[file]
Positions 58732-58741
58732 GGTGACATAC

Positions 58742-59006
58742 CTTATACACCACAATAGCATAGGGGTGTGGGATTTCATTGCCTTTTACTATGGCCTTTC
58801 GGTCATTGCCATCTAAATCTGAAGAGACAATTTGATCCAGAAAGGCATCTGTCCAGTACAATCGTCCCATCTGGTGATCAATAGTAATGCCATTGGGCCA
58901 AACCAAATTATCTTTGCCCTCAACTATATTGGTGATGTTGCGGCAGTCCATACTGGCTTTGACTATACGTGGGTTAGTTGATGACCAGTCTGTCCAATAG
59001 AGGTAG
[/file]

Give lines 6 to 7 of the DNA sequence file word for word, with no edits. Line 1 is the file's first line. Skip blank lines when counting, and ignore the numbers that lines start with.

58901 AACCAAATTATCTTTGCCCTCAACTATATTGGTGATGTTGCGGCAGTCCATACTGGCTTTGACTATACGTGGGTTAGTTGATGACCAGTCTGTCCAATAG
59001 AGGTAG